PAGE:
After being hidden in mystery for centuries, the Xiongnu, the first nomadic empire of the world, is finally coming to light thanks to novel ancient DNA evidence and archaeological excavations. An international team of scientists carried out a genetic investigation of two cemeteries along the western frontier of the Xionngu empire.
The Xiongnu empire lived in the Mongolian steppe in East Asia about 1,500 years before the emergence of the Mongols. They were a powerful political force and famously nomadic, building their empire on the back of horses. Unlike most empires, which established strongholds and centralized settlements, they traveled — a lot.
You’ve definitely heard of the Xiongnu before — or at least their exploits. Their legendary conflicts with Imperial China ultimately led to the construction of the Great Wall. Yes, those guys.
However, the Xiongnu didn’t develop a writing system, and consequently, historical records about them have almost entirely been written by their rivals. This is rarely a good source of information. These records give little information about the origin of the Xiongu, their political rise, and social organizations, with some recent studies providing more questions than answers.
To better understand the inner workings of the empire, an international team of researchers has done an in-depth genetic investigation of two “elite” cemeteries. The international collaboration included researchers from Harvard University, the University of Michigan, Seoul National University, and the Max Planck Institute.
“We now have a better idea of how the Xiongnu expanded their empire by incorporating disparate groups and leveraging marriage and kinship into empire building,” Dr. Choongwon Jeong, senior author of the study and an Associate Professor of Biological Sciences at Seoul National University, said in a media statement.
A close look into the Xiongnu Empire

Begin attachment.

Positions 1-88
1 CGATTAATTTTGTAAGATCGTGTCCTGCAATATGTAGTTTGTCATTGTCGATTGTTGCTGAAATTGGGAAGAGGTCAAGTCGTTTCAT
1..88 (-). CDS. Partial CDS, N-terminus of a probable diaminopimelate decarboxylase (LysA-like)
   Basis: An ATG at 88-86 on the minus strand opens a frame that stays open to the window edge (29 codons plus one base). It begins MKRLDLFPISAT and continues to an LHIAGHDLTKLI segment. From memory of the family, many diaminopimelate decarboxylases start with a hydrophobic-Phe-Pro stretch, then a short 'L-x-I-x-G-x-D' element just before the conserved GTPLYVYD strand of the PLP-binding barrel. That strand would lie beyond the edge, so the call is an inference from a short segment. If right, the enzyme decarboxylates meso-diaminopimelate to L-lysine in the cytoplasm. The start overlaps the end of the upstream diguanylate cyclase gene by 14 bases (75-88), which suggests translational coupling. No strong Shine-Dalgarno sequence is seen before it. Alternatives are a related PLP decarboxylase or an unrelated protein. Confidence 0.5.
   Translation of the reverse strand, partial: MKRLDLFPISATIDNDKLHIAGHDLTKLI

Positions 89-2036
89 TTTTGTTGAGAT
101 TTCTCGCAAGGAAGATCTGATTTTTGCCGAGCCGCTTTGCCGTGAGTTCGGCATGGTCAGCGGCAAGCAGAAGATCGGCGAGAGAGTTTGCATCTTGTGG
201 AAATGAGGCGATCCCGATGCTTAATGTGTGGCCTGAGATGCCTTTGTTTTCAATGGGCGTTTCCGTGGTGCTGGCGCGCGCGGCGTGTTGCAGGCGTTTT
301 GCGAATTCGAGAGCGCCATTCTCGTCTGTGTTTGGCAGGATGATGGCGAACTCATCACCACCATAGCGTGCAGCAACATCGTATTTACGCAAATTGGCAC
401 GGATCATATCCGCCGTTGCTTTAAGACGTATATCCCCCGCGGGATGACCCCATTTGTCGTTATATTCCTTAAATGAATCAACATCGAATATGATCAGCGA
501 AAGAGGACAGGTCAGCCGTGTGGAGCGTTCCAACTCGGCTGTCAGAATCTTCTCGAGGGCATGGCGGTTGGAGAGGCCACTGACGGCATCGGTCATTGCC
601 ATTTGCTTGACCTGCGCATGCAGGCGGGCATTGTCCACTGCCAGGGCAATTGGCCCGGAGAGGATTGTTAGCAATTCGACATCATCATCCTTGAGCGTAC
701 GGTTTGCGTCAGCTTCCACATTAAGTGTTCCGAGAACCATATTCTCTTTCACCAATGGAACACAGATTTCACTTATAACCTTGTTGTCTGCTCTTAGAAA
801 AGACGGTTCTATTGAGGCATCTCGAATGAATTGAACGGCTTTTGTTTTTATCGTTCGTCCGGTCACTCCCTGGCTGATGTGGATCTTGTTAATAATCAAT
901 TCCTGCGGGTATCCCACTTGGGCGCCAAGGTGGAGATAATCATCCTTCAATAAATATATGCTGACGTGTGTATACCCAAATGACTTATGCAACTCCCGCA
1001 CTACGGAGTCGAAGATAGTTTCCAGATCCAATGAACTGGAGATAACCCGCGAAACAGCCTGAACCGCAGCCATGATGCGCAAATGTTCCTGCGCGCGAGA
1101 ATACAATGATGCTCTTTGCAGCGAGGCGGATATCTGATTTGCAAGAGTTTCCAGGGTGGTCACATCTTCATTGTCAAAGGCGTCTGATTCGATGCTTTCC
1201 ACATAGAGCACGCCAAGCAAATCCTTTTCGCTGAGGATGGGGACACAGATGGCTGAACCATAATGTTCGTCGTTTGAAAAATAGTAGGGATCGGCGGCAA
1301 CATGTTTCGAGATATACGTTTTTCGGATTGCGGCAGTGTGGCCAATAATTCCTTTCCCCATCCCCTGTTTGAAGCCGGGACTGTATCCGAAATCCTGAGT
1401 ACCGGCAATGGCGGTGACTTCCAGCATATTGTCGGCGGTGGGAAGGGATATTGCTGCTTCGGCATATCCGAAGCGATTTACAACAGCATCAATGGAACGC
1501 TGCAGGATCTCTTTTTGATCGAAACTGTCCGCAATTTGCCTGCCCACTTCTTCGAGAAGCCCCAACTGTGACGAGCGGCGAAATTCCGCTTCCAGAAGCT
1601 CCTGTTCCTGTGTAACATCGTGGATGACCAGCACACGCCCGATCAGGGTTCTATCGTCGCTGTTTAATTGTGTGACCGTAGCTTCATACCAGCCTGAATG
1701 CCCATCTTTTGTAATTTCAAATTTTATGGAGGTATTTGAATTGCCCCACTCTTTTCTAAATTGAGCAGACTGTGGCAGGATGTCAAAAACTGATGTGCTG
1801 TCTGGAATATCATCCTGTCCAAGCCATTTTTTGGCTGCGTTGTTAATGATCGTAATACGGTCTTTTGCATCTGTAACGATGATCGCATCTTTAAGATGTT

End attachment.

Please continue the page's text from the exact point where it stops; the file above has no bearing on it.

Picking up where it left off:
The researchers sequenced the genomes of 17 individuals that were buried in the two cemeteries. They found an “extremely high” level of genetic diversity, which suggests that the empire was multicultural, multiethnic, and multilingual. Diversity was present at all levels – across the empire, within communities, and within families.
They also found levels of diversity according to the individual’s social status. Low-status individuals, likely servants, had the highest level of genetic diversity. On the other hand, the elites, indicated by the burial sites and tombs, had the lowest levels. This suggests they used marriage to strengthen connections to newly added groups.
Evidence from the cemeteries also shows women had an important role in the Xiongnu empire, as high-status burials and “elite grave goods” such as silk clothing was strongly associated with women. Their tombs included emblems of imperial power and were flanked by low-status males. One tomb even had a team of six hoses and a chariot.
The researchers also looked at the children, finding that gendered roles, such as hunters, weren’t assigned to boys until adolescence. Adolescents were buried with similar elements to young men, such as bows, but younger boys weren’t. “Children received different mortuary treatment depending upon age and sex,” study author Christina Warriner said.
While the Xiongnu empire disintegrated in the late 1st century CE, the findings suggest their social and cultural legacy continued under the Mongol Empire. “Our results confirm the long-standing nomadic tradition of elite princesses playing critical roles in the political and economic life of the empires,” study author Jamsranjav Bayarsaikhan said.
The study was published in the journal Science Advances.
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